Some have maintained that our projections of the endowment’s earnings are overly optimistic or too aggressive, but the here-and-now experiences of the UO Foundation indicate otherwise. The yield of the foundation’s own endowment since 1994—the earliest year for which reliable information is available—has averaged 9.8 percent per year. Those figures take into account three years of negative returns, during the worst economic downturn since the Great Depression—including a 17.8 percent loss in 2008—as well as a strong yield of 10.1 percent in 2009.

If our proposed $1.6 billion endowment for UO operations had been created in 1990–91, it would have paid a distribution of $62.8 million in its first year and that annual payout would have grown to $154.7 million for 2010 (see the graph on page 29). The endowment balance—our seed corn—would now be worth $4.1 billion.

Our proposal in no way short-changes the UO’s partners in the Oregon University System. We hope to convert a consistent level of funding—set at the low water mark of state support—to a public endowment. In doing so, the UO will also preclude itself from any opportunities over the next thirty years for a general fund reinvestment in public higher education. The state’s other public universities will still have those opportunities, and with the UO out of that picture their shares of any future increase in state funding will increase.

Our proposal calls for the UO to trade its prospects of a state reinvestment in public higher education for a predictable—though minimal—level of support. That reliable income stream will then create an incentive for increased philanthropic investment in the University, and the state’s base level of support will be capitalized in a manner that best fulfills Oregon’s promise to offer Oregonians an affordable higher education.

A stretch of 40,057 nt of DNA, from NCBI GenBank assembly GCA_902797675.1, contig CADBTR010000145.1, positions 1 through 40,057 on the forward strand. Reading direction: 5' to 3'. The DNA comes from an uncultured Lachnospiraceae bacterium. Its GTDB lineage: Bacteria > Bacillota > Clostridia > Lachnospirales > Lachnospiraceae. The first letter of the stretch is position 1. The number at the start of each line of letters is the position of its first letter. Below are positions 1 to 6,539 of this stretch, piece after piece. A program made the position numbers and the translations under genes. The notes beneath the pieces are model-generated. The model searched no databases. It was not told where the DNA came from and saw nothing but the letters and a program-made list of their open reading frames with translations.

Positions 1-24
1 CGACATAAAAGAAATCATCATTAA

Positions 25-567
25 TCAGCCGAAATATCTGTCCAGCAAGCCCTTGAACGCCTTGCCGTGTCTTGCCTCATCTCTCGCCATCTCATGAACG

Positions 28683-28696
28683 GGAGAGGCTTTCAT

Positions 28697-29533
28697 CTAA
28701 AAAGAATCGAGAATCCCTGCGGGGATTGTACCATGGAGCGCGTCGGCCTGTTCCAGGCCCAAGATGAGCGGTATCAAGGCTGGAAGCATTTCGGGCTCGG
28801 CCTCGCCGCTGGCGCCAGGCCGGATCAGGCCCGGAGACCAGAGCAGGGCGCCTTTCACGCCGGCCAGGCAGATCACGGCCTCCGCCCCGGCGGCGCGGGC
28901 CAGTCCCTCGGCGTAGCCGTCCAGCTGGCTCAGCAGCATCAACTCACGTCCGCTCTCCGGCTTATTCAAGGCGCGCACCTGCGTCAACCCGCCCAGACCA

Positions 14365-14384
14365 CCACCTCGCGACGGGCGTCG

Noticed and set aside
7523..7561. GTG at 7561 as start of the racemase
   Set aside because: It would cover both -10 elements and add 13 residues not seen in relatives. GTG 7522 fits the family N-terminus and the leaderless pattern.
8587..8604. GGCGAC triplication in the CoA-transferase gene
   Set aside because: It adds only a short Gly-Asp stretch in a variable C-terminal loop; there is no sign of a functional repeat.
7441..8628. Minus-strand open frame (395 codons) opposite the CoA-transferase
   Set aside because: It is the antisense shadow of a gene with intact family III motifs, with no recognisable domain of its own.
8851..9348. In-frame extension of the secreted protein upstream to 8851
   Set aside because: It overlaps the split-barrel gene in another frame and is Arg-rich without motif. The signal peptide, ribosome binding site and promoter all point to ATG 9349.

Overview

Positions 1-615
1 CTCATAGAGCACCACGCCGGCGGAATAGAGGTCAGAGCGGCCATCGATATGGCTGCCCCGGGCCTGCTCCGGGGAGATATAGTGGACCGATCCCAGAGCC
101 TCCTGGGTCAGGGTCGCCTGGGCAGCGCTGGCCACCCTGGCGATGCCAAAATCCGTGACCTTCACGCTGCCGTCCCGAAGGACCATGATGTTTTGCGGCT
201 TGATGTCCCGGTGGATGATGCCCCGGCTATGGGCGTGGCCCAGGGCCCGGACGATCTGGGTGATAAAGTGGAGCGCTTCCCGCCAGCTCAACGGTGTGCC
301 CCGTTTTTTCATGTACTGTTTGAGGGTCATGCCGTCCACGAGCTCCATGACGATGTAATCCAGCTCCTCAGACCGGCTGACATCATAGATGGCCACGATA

Even as economic conditions have forced the Oregon legislature to cut programs such as the Oregon Opportunity Grant, the University of Oregon has maintained its historical commitment to ensure Oregonians’ access to a college education. Thanks in large part to generous alumni and other donors, the UO already provides more than $20 million per year in scholarships and institutional aid such as PathwayOregon, a program that pays all tuition costs at the UO for qualified lower-income Oregonians.

I know firsthand what it means for families to find the money to send their students to college. I was the first member of my family to attend university, and that privilege has opened every door for me that I have had the honor to walk through since.

At its core, the University of Oregon’s proposal is a means of extending the opportunity of a college education—and all the thresholds that come with it—to the greatest possible number of Oregonians. It will tether the cost of a college education to reality and will alleviate concerns that tuition rates at the UO may rise above many Oregonians’ financial reach.

The UO is in position right now to reassert itself as a great, readily accessible public university. By reorganizing public assets and resolving to bolster private support, the University can build a stable and predictable funding structure. Statewide goals for educational attainment, affordability, and diversity will be ensured by performance-based financial incentives available to each of Oregon’s public universities. Public higher education will no longer be driven by the state’s economic circumstances.

Most important, the University’s livelihood will no longer be tied to ever-increasing tuition rates. The cost of a top-tier education at Oregon’s flagship university will become predictable. A combination of improved control over tuition rates and additional scholarship opportunities will result in greater access to that education by a larger number of Oregonians.

I began with a quote from Albert Einstein, and I will close with another: “We can’t solve problems by using the same kind of thinking we used when we created them.”

Let’s change our thinking and put to use an innovative approach to the persistent problem of eroding state support for higher education. Let’s reimagine a financial foundation built on dependability, and a bright, stable future for the University of Oregon and the students the University was created to serve.

—By Richard Lariviere

Richard Lariviere is the sixteenth president of the University of Oregon. For more information about the University’s proposal for a different relationship with the state, visit